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A Negative Art

2016-05-06, Clement Chiang

Investment legends Benjamin Graham and David Dodd famously referred to bond selection as a negative art in their book Security Analysis. They argue that as returns from interest income are fixed over the contract life of a bond, the primary objective of credit analysis is therefore to avoid the risk of capital loss. Bonds issued during good years may offer attractive yields, but can result in significant downside when the cycle unexpectedly turns. The high yield energy market is the most recent evidence of this. We believe a defensive posture fixated on minimizing risk will equate to a positive real rate of return over a long time horizon.

In the current setting of low government bond yields, corporate bonds offer attractive yield premiums (the yield differential between a corporate bond and its underlying government benchmark) over governments of equal maturity. At the end of April, a 10yr Canadian government bond yielded 1.5% vs a 10yr BBB corporate bond of 3.7% (credit spread of 2.2%). But with broadly elevated credit risk, investors need to be highly discriminating in their analysis to minimize the chances of negative returns in the future. With cheap capital in abundance, corporate managers have shown a higher appetite for debt to finance acquisitions, share repurchases and dividend growth. This rise in balance sheet leverage can be seen with many credit metrics returning to similar levels not seen since 2000. However, interest coverage ratios remain healthy as central banks stay highly accommodative with their low interest rate policies.

The emphasis we place on classic in-depth fundamental research helps us separate the strong credits from the weak and identify larger trends that we should avoid. Our team’s preference for cash flow stability, sensible management teams, and strong business franchises help keep cyclical risks at bay, but even these credits can exhibit some deteriorating trends. Take the Canadian telecommunications sector for example, major operators (BCE, Rogers, and TELUS) have all been running with leverage ratios above their stated targets for a few consecutive years. And despite our favourable view on their quasi-regulated and oligopolistic industry, increasing competitive pressures and high capital intensity have led to stubbornly elevated leverage metrics. Furthermore, with revenue growth in the low single-digits at best, the longer term debt profile may likely remain elevated, especially with the next spectrum auction slated sometime in the next two years. We hold the 2yr to 5yr bonds of Bell Canada and Rogers, but remain cautious on the sector’s longer term outlook.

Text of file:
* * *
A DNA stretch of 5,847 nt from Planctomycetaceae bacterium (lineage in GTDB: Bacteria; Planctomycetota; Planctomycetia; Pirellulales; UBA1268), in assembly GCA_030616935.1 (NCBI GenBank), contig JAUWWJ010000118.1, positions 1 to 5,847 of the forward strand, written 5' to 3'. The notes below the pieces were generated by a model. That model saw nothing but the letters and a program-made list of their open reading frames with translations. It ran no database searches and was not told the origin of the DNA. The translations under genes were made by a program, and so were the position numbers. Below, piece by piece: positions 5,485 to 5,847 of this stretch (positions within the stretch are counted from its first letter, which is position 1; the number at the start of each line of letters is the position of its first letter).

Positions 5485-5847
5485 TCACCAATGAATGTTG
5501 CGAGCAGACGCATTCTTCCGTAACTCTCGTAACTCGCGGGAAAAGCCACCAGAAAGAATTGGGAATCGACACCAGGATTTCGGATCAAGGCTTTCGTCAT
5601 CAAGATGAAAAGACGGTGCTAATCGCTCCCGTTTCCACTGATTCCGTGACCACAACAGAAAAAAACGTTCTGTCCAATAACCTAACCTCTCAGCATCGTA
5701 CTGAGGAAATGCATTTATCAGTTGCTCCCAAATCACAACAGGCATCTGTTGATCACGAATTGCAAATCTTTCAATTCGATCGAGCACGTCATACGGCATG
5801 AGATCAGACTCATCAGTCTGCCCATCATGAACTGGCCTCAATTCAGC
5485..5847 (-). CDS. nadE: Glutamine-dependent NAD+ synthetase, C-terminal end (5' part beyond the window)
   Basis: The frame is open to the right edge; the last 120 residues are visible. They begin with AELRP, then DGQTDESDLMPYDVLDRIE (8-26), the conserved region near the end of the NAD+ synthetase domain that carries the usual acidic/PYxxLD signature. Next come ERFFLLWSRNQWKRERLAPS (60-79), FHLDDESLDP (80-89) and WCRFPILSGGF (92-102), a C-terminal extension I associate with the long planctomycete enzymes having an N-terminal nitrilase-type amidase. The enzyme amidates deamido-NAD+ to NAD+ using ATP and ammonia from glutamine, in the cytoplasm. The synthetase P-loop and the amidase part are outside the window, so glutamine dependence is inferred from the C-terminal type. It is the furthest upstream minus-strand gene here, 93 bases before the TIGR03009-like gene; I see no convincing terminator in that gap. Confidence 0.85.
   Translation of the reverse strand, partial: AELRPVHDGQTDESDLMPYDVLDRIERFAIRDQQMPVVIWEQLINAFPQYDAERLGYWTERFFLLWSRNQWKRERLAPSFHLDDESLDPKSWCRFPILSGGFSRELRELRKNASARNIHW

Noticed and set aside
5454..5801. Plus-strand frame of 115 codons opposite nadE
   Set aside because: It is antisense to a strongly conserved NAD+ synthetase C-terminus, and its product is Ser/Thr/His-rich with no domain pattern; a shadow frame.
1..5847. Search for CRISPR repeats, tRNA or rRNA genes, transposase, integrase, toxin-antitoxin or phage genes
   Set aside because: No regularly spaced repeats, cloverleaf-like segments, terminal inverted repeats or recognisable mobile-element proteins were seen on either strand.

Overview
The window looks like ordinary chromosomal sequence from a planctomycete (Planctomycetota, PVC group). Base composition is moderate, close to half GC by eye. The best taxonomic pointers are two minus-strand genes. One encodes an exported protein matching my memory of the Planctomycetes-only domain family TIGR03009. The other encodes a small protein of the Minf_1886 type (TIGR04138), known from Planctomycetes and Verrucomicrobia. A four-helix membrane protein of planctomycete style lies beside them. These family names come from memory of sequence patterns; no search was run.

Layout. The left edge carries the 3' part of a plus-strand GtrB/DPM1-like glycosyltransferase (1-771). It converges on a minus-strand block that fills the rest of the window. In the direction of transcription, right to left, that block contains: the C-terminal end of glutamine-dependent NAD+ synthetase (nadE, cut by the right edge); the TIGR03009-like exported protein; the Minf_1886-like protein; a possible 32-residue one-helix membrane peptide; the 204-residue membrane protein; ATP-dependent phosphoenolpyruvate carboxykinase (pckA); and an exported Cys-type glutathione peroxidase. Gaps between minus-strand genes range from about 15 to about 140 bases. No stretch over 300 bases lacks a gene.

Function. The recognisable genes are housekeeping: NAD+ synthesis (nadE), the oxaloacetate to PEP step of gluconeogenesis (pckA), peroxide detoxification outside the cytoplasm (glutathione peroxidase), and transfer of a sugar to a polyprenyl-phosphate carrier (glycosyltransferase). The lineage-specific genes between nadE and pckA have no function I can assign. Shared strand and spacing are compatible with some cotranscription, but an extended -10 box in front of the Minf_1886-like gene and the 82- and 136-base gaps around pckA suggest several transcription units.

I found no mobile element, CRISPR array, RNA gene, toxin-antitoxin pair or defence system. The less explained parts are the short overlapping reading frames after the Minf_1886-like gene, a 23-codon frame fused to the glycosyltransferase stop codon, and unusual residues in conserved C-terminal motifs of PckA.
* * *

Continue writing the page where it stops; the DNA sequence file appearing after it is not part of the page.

Investing with a defensive mindset also requires a strong valuation discipline. One of the most prudent forms of defense is building a margin of safety in case our forecast is wrong. Our discipline in earning an attractive yield for the amount of accepted duration risk (a measure of bond price sensitivity to interest rate movements) led to our focus in short to mid-maturity corporate bonds. The corporates in our bond strategy earn a yield-to-maturity of 2.2% at a duration of 3.0 years versus the FTSE TMX Canada Universe Index’s corporates that earn a yield of 2.7% at a duration of 6.2 years. Our lower relative duration helped buffer credit spread volatility experienced over the last twelve months. Only in the most recent months have we seen a strong rally in corporate bonds with higher quality sectors returning to their tighter credit spread levels of 2014. Our view is that the dramatic shift in sentiment is overly optimistic and that current corporate spreads provide an opportunity to upgrade credit quality in our strategies with minimal yield sacrifice.

We have been selectively paring back our corporate credits and emphasizing greater provincial exposure in our strategy, in turn foregoing marginal yield for higher liquidity and downside protection. While we remain overweight corporate bonds at 39% versus the benchmark at 28%, our corporates are instrumental in augmenting portfolio yield with half the price sensitivity to rate movements than the index. In this current risk taking environment, the amount of fortitude required to uphold a defensive stance is why we understand Graham and Dodd chose to use the word art and not science.

All views and projections are the expressed opinion of QV Investors Inc. and are subject to change without notice. This Update is provided for informational purposes only. QV Investors takes no legal responsibility from any losses resulting from investment decisions based on the content of this Update.


Clement Chiang | VP & Portfolio Manager, Fixed Income

Clement oversees QV’s investment process and makes portfolio decisions for the fixed income strategies.